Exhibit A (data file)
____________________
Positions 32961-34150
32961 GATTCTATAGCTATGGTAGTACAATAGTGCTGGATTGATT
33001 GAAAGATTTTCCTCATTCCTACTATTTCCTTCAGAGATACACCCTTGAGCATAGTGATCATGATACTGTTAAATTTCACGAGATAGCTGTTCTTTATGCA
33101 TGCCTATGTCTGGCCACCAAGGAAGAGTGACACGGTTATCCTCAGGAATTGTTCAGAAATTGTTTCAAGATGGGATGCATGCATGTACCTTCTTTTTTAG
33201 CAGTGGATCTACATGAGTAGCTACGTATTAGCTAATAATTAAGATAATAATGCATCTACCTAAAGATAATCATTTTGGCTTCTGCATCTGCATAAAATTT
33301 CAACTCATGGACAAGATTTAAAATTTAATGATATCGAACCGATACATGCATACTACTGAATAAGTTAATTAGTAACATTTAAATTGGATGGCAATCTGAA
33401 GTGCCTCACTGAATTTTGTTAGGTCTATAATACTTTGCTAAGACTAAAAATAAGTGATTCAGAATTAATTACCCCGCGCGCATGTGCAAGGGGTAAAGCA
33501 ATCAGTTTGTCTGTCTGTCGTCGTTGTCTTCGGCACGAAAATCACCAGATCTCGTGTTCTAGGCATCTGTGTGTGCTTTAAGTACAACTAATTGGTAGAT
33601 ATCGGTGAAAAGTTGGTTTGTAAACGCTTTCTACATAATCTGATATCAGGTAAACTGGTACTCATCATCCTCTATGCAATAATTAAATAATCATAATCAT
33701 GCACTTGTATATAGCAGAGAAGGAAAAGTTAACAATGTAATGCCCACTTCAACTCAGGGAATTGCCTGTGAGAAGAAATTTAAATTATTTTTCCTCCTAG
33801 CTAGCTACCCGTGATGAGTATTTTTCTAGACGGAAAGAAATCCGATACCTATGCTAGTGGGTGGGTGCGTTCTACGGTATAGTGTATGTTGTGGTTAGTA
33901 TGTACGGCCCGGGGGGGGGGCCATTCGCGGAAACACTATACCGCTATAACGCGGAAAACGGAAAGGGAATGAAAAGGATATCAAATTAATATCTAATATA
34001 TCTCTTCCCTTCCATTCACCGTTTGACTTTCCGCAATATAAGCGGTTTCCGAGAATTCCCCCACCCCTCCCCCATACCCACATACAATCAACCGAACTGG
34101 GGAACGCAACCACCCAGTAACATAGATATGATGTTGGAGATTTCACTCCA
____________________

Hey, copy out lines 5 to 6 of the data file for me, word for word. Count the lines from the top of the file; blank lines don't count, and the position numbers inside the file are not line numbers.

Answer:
33201 CAGTGGATCTACATGAGTAGCTACGTATTAGCTAATAATTAAGATAATAATGCATCTACCTAAAGATAATCATTTTGGCTTCTGCATCTGCATAAAATTT
33301 CAACTCATGGACAAGATTTAAAATTTAATGATATCGAACCGATACATGCATACTACTGAATAAGTTAATTAGTAACATTTAAATTGGATGGCAATCTGAA